Inherited liver diseases (haemochromatosis, Wilson’s disease)
Inherited liver diseases are a group of diseases that occur when an abnormal gene inherited from one or both of the parents causes various substances to build up in the liver, resulting in liver damage. The two most common inherited liver diseases are Haemochromatosis and Wilson’s disease. Haemochromatosis occurs when the liver and other organs get accumulated with excessive deposits of iron. On the other hand, Wilson’s disease is the result of excessive built up of copper in the liver and other organs.
The subspeciality of onco-hepatology at Fortis provides advanced and comprehensive care for the prevention, diagnosis, and treatment of cancer that affects the liver. Our multi-disciplinary team consisting of specialists in the field of hepatology, oncology, radiology, and pathology offers 360° care for our liver cancer patients by using the most advanced facilities and therapies at our disposal. The team also offers dedicated and continued care - monitoring for cancer recurrence and maximizing the outcomes for cancer survivors.
Pancreatitis is a condition that is characterized by inflammation of the pancreas. It can occur in two forms - acute and chronic. In Acute pancreatitis, the inflammation appears suddenly and lasts for a short time. In Chronic pancreatitis, the inflammation comes back consistently or lasts for months or even several years. Pain in the upper abdominal area is the primary symptom of both acute and chronic pancreatitis.
At Fortis, the subspecialty of Paediatric Hepatology offers consultative services and comprehensive care for neonates, children and adolescents with a wide range of diseases and disorders affecting their liver, gallbladder, bile ducts and pancreas. With advanced screening methods, high-end diagnostic and therapeutic procedures, and the latest surgical interventions, our expert paediatric hepatologists provide high-quality medical care to our young patients in a children-friendly environment.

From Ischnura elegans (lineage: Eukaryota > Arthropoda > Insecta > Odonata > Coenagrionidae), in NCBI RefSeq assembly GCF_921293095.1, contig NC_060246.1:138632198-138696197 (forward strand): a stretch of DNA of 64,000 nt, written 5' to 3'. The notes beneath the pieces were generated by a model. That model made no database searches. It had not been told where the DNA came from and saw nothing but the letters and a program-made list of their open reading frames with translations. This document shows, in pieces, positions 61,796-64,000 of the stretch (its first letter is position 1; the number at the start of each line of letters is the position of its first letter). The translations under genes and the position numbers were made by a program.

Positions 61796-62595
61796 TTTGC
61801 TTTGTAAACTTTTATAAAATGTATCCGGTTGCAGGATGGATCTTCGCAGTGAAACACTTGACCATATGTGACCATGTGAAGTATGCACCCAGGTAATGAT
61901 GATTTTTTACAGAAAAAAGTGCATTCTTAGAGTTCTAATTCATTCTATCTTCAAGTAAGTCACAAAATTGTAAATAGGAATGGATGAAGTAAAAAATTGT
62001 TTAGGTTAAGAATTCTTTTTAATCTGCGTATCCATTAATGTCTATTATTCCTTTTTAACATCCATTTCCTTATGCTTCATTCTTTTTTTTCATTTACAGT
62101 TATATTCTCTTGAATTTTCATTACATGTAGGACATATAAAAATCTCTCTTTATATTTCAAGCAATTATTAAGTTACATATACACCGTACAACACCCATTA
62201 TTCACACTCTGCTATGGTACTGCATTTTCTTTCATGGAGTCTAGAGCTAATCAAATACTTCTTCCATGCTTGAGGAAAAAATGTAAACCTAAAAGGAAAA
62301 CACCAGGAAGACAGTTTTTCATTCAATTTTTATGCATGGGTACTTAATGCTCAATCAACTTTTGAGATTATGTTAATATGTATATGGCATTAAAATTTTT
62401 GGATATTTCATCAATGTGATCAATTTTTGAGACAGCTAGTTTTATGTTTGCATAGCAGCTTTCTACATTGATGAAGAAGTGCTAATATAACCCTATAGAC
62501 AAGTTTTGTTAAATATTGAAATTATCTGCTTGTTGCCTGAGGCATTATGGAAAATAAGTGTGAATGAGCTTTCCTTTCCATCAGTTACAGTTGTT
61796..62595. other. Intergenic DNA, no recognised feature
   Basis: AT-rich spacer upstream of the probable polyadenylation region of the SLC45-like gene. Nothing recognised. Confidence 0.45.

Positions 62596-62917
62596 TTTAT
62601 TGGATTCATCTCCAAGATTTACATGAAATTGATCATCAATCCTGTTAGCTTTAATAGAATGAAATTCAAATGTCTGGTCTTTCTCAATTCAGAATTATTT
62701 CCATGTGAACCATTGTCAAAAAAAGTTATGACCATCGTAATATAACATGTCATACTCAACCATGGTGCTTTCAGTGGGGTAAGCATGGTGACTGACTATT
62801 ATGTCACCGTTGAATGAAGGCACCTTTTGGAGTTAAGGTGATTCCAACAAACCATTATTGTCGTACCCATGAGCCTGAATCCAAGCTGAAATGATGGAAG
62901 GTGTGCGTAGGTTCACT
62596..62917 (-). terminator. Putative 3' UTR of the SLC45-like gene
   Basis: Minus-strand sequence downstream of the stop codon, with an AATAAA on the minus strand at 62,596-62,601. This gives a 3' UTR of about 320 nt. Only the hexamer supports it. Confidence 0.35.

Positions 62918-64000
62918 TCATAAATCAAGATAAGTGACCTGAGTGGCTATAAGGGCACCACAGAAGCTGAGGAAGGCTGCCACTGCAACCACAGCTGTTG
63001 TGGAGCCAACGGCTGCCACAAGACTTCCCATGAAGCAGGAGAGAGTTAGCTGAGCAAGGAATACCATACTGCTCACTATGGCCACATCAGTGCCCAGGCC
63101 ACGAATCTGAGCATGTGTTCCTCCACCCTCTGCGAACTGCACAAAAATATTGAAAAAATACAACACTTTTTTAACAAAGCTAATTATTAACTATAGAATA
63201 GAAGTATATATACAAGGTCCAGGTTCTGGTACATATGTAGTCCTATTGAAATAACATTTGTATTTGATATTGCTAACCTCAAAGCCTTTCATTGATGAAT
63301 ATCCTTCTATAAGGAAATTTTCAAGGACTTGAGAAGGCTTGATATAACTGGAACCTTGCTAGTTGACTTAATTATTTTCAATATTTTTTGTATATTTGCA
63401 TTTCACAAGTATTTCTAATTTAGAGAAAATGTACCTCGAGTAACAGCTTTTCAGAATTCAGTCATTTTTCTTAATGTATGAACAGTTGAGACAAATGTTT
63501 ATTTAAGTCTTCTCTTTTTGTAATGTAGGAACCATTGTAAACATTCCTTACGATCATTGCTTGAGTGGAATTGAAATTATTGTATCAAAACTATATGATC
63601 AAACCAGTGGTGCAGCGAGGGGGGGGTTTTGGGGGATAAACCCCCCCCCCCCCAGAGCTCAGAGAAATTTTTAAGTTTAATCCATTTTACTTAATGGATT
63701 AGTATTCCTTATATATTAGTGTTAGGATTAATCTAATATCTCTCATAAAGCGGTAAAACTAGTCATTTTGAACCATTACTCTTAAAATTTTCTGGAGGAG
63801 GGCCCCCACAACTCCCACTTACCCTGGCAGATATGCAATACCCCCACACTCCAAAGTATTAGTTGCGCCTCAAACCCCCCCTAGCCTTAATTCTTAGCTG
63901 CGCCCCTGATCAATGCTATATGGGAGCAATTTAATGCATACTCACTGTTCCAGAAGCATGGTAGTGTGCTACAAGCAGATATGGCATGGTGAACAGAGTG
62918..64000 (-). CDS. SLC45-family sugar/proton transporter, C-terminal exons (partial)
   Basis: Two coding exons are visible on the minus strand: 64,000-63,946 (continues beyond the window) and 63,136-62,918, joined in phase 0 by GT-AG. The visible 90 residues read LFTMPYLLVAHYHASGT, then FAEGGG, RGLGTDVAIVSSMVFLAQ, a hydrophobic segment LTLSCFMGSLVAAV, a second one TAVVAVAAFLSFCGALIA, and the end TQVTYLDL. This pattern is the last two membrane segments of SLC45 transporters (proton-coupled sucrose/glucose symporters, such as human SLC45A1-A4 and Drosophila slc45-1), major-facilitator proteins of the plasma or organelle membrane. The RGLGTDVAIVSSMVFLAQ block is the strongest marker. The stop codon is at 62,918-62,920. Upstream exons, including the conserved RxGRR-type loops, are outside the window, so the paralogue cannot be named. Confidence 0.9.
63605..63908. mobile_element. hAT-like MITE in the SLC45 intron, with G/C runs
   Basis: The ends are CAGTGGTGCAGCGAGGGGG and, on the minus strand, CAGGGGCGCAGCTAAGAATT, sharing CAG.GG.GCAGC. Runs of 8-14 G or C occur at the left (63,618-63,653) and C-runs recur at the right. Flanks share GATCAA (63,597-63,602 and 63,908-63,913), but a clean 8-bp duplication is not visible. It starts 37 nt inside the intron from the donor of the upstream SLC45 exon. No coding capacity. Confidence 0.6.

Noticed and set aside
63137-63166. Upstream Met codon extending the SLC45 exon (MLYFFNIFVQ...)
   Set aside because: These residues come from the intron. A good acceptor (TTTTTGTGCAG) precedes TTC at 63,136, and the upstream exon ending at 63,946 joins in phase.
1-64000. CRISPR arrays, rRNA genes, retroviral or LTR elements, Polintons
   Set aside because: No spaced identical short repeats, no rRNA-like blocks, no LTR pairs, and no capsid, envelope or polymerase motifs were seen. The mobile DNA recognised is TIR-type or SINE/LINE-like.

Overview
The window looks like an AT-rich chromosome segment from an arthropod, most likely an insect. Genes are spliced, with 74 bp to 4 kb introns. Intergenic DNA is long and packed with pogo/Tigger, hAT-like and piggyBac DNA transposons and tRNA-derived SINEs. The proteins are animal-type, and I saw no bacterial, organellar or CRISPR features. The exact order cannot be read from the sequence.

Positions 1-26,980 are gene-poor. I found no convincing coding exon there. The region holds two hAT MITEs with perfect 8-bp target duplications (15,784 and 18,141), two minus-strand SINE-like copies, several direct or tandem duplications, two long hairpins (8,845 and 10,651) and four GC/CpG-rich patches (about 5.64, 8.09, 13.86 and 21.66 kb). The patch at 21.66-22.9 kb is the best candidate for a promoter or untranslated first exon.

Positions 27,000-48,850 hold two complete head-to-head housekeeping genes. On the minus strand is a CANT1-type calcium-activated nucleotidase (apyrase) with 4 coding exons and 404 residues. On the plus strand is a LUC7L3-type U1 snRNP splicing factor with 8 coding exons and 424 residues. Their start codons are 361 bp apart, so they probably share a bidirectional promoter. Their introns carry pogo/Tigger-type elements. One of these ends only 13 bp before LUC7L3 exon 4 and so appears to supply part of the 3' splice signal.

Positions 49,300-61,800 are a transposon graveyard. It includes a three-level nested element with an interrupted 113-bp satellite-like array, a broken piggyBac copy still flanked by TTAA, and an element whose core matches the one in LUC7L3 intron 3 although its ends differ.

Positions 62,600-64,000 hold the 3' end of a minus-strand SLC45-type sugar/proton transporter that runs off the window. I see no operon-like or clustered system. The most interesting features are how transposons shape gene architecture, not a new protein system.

The Department of Hepatology at Fortis provides qualitative screening and a complete diagnosis of the entire spectrum of liver diseases by actively utilizing the latest and improved diagnostic modalities in the field of Hepatology. To exactly pinpoint the root cause of the symptoms, we offer in-depth diagnosing of all stages of liver diseases, from inflammation to cirrhosis, by performing all types of diagnostic procedures, from liver function tests to liver biopsy.
- Endoscopic retrograde cholangiopancreatography (ERCP)
- Transhepatic pancreato-cholangiography (TPC)
- Transjugular intrahepatic portosystemic shunt (TIPS)
- Cholecystectomy (gallbladder removal)
- Liver Transplant
- Pancreas Transplant
- Robotic surgery
- Surgery for solid tumours affecting the bile duct, gall bladder, liver and pancreas